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The Tin Man

Published
  • May 01 2003, 1:00am EDT

One of the perks of traveling a lot is that you accumulate a number of hotel points and airline miles. If you concentrate your efforts on a few airlines – or even better, a single airline – you can earn admission into the upper tiers of the airline rewards programs. I've been flying on United Airlines relatively steadily since the early days of their mileage program, and I've been able to reap the benefits of that loyalty as I've slowly accumulated more than 1 million miles with the carrier. Of all the rewards the airlines offer, probably the nicest perk for the professional traveler with loyalty status on an airline is the enhanced ability to upgrade from coach to business or first class.

The typical things people focus on with these upgrades are that business and first-class seats are wider, sometimes there is power for your laptop, often the service is more attentive and generally the food is better, which can be pretty important when it is your only meal of the day. However, all of these things pale in comparison to the most important aspect of an upgrade: the people you meet and what you learn while talking to them.

I've met CEOs and senior executives, rubbed shoulders with celebrities and shared the wonders of airline food with countless other road warriors. On one cross-country flight, I found myself engaged in conversation with another businessman who called himself "the tin man." We worked through the topics of family, the news of the day and finally to business. He was a senior executive of an American company that had been around for generations. Just about every American had touched, used or owned one of his products, but few would ever know it. His company made tin boxes and containers for product packaging and decorative uses in an incredible array of product offerings in a diverse product line.

He was returning from a trip to the Far East. He'd been visiting one of their manufacturing plants in Indonesia and scouting sites for new plants in Vietnam and China. In the past, they manufactured in Mexico and Latin America, but had moved manufacturing to the Far East in search of lower costs. He explained that their business had such thin profit margins that they were forced to chase low labor costs across the globe. As economies matured, the middle classes grew and wages rose. His company was forced to move to lower-cost locations.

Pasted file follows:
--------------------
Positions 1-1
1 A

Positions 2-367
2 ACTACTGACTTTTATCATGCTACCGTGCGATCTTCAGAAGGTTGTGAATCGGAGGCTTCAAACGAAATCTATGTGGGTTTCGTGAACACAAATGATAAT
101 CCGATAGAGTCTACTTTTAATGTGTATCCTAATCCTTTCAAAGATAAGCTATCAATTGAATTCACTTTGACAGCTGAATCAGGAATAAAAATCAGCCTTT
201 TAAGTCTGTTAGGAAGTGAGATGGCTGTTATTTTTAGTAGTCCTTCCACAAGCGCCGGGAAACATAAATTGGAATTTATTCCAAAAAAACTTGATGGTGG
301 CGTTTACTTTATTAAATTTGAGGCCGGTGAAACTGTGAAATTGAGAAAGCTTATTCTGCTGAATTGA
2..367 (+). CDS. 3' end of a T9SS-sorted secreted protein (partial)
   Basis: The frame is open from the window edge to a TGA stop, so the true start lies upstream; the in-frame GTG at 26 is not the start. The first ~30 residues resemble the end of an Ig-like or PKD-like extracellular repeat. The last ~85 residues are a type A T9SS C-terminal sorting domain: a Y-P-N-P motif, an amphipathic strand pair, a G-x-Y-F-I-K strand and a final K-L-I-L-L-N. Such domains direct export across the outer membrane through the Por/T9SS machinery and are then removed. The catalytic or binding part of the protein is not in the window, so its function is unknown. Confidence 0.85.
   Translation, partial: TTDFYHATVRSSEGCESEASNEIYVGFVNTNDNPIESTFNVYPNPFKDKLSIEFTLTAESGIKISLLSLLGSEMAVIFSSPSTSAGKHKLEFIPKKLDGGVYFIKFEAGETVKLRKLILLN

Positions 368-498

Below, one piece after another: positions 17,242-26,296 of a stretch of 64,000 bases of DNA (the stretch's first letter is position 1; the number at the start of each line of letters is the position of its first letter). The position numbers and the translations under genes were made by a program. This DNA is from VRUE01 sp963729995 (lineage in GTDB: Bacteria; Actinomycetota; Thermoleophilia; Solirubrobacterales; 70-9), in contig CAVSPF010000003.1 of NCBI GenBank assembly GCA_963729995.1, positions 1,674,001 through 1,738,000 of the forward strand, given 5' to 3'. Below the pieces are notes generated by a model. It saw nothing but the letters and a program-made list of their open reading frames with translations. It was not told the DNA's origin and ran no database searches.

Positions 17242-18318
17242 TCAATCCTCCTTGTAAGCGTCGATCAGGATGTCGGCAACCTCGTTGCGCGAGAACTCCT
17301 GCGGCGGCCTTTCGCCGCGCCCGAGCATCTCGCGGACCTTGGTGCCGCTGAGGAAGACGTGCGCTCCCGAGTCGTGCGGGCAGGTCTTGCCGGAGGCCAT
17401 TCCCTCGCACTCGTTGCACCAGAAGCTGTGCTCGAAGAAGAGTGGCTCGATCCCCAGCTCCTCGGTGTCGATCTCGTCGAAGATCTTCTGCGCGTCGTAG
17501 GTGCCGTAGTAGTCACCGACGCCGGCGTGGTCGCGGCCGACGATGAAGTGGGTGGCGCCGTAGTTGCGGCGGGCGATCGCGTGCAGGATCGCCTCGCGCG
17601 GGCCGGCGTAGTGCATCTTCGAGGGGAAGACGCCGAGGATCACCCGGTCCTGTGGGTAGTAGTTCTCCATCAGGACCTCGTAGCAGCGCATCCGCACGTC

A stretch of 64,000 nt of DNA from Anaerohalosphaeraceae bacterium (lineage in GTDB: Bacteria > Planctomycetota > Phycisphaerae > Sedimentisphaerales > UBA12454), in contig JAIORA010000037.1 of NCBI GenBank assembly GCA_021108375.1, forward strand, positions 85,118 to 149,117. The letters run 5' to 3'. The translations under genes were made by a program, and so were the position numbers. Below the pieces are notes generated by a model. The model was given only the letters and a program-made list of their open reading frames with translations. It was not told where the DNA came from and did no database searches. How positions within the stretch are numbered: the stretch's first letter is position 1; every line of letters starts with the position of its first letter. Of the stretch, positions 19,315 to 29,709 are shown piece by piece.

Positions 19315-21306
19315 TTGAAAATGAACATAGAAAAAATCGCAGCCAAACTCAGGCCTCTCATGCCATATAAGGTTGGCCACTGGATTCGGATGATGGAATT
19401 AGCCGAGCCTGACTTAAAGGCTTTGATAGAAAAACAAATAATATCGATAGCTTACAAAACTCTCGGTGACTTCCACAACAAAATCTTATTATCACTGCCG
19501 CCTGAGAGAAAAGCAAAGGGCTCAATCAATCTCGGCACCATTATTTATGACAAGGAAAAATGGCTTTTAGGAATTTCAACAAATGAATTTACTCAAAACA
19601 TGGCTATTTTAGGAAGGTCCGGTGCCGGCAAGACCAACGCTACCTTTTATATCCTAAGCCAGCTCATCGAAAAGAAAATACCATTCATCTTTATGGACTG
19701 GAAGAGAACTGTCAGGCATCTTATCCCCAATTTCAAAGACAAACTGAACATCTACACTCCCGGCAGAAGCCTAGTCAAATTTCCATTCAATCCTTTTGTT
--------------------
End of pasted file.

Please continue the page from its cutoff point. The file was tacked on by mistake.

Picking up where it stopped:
His major worry was that he felt the business model would only be valid for a few more decades. Because a fundamental variable of his business depended on macroeconomics, his company engaged in long-range planning which extended 10 to 50 years. They felt that China would be their final source of low-cost labor in the Far East. The next place they could turn for light manufacturing would normally be Africa. However, that continent is being ravaged by AIDS, and he felt that it may not have a viable base of workers in the time frame in which his company would need to utilize this work force.

I found this long-range view extraordinarily rare. In my long career interacting with senior leadership of the world's leading and largest corporations, I couldn't think of a single one that exhibited this type of deep integration of long-range planning with global economic development patterns. For most U.S. corporations, long-range planning means six to nine months. Even though almost all large organizations have senior executives tasked with "strategic planning," they are mostly concerned with having a viable "long-range" strategy to trot out for shareholders; I had never seen one actually drive day-to-day operations unless it was tied to survival or a quarterly financial goal.

In our world of BI, we've seen dramatic changes as low- cost offshore resources impacted the pricing models of what we do. Your challenge is to ensure that you understand the long-term direction of your organization and its market. You must also understand the long-term trends related to BI, BI services and its effects on your customers.

Many of the jobs that emptied out of Silicon Valley with the dot-com meltdown are never coming back. The programming, analyst and development manager positions have been permanently outsourced to lower-cost markets. How long will it be before your business discovers that it could offshore the development and maintenance of your BI systems? How prepared are you for that eventuality?

As generic BI capabilities become portable via Web services and completely integrated with OLTP systems, it will become increasingly difficult to justify an investment in internal custom development and resulting maintenance of these capabilities. Instead, it will be more likely that businesses will outsource and offshore these capabilities to the lowest-cost provider.

When most people hold a tin box, they don't think of much more than the color or decorative design, and they certainly wouldn't think its manufacturer could represent the state of the art in long-range strategic planning. As you can see, we may have much to learn from such a humble product. It is critical to your career, your team and business that you invest as much in long-term thinking as the tin man does.

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